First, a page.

Monday, October 6, 2008

Governor Vetoes DREAM Act For Third Straight Year

Fernando Romero

Gov. Arnold Schwarzenegger vetoed the California DREAM Act on Tuesday, Sept. 30, a bill which would have allowed undocumented AB 540 college students to apply for need-based financial aid at public colleges and universities.

SB 1301, the California DREAM Act, proposed by Sen. Gil Cedillo (D - Los Angeles) had been brought to Gov. Schwarzenegger’s desk twice before, in 2006 and 2007. The governor vetoed both previous bills on the basis that such legislative measures would take financial aid resources and other programs away from U.S. citizens.

In his veto message on Sept. 30, Gov. Schwarzenegger cited the state’s faltering economy as the focal reason for vetoing it.

“I share the author’s goal of making affordable education available to all California students, but given the precarious fiscal condition the state faces at this time, it would not be prudent to place additional demands on our limited financial aid resources as specified in this bill,” he stated.

The DREAM (Development, Relief and Education for Alien Minors) Act would have made undocumented AB 540 students eligible for grants, scholarships, work-study and loan programs administered only through the campuses. Under AB 540, undocumented students are exempt from out-of-state tuition or international tuition.

Assembly Bill 540 students are those who have met specific requirements to be eligible for in-state tuition. AB 540 students are those who have attended a California high school for three or more years, graduated from a California high school or received a GED and agreed to apply for lawful immigration status as soon as they are eligible to do so.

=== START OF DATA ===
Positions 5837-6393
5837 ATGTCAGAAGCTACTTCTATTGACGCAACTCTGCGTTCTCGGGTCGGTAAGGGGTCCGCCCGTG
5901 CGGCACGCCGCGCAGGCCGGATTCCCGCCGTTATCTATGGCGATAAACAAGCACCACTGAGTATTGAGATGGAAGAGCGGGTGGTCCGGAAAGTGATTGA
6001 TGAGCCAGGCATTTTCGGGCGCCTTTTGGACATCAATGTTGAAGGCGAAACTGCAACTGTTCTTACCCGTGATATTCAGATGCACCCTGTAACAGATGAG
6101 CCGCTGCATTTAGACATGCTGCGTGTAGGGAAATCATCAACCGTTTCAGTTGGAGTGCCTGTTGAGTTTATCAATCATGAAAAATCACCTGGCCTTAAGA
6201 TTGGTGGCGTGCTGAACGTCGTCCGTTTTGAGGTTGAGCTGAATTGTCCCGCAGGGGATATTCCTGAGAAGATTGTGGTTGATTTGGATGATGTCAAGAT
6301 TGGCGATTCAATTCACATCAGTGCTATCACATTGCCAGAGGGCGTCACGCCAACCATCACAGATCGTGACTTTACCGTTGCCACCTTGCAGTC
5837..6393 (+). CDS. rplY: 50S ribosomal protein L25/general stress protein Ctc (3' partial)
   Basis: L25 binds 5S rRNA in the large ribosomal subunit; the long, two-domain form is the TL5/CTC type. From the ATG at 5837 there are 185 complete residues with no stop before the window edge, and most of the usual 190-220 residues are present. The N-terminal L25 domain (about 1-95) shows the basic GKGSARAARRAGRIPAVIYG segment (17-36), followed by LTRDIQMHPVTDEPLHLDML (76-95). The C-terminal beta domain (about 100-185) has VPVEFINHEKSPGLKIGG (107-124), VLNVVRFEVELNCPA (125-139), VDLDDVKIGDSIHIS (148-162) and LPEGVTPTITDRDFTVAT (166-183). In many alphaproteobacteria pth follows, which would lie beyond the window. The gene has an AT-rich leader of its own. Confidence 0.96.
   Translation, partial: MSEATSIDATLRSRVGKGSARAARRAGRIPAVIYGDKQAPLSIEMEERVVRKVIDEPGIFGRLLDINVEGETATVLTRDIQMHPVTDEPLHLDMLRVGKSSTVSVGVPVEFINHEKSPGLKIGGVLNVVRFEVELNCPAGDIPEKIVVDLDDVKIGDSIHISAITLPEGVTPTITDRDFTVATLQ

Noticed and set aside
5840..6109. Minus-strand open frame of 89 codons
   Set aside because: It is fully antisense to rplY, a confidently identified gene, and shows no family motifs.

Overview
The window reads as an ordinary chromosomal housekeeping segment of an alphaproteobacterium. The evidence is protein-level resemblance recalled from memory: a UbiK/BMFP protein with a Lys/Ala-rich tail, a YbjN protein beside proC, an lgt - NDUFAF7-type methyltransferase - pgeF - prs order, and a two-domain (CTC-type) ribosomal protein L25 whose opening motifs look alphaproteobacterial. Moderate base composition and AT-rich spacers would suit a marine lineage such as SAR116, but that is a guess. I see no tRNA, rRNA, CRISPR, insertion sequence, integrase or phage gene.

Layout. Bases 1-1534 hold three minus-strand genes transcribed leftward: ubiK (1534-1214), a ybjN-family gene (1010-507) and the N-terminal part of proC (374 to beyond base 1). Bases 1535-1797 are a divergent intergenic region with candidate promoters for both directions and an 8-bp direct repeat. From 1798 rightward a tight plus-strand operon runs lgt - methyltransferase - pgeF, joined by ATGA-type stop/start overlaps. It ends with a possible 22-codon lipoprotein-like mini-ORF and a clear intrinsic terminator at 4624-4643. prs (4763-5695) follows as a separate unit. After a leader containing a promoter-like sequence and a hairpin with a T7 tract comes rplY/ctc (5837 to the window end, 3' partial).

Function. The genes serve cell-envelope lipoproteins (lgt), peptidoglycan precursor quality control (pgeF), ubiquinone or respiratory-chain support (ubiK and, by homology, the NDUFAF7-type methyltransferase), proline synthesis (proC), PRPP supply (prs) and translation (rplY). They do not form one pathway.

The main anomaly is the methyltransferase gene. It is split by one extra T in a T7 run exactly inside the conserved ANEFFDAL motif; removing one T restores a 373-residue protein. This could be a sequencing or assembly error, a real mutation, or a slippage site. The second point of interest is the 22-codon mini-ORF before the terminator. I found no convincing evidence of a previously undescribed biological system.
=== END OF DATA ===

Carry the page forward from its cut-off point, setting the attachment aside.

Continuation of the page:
The amended and filtered bill, SB 1301, did not include the Cal Grant program, which is the largest source of California state aid to college students.

The bill focused on the monies and financial aid allocated to by the state and administered by individual institutions. Each college and university is allocated a certain amount of aid and monies from the state and is free to implement it freely; including university grants, loans and work study programs.

The bill was also exclusive of any federal financial aid administered by the state and would not have put a strain of the state‘s budget as it used monies already being allocated to individual institutions. SB 1301 was written to not use additional state funds or create a new state program to fund it.

Because of the governor’s veto, the three systems of higher education in California, the UC, CSU and CCC will continue to regard undocumented students as ineligible for need-based financial aid.

The veto follows a recent state appellate court ruling that AB 540 was in violation of federal law. There are several AB 540 students at Cal State University Long Beach, and hundreds more throughout the CSU, UC and CCC systems. The veto of the bill is a blow to the estimated hundreds of students who continue to struggle to pay the high cost of rising tuition and stay in school. ¶

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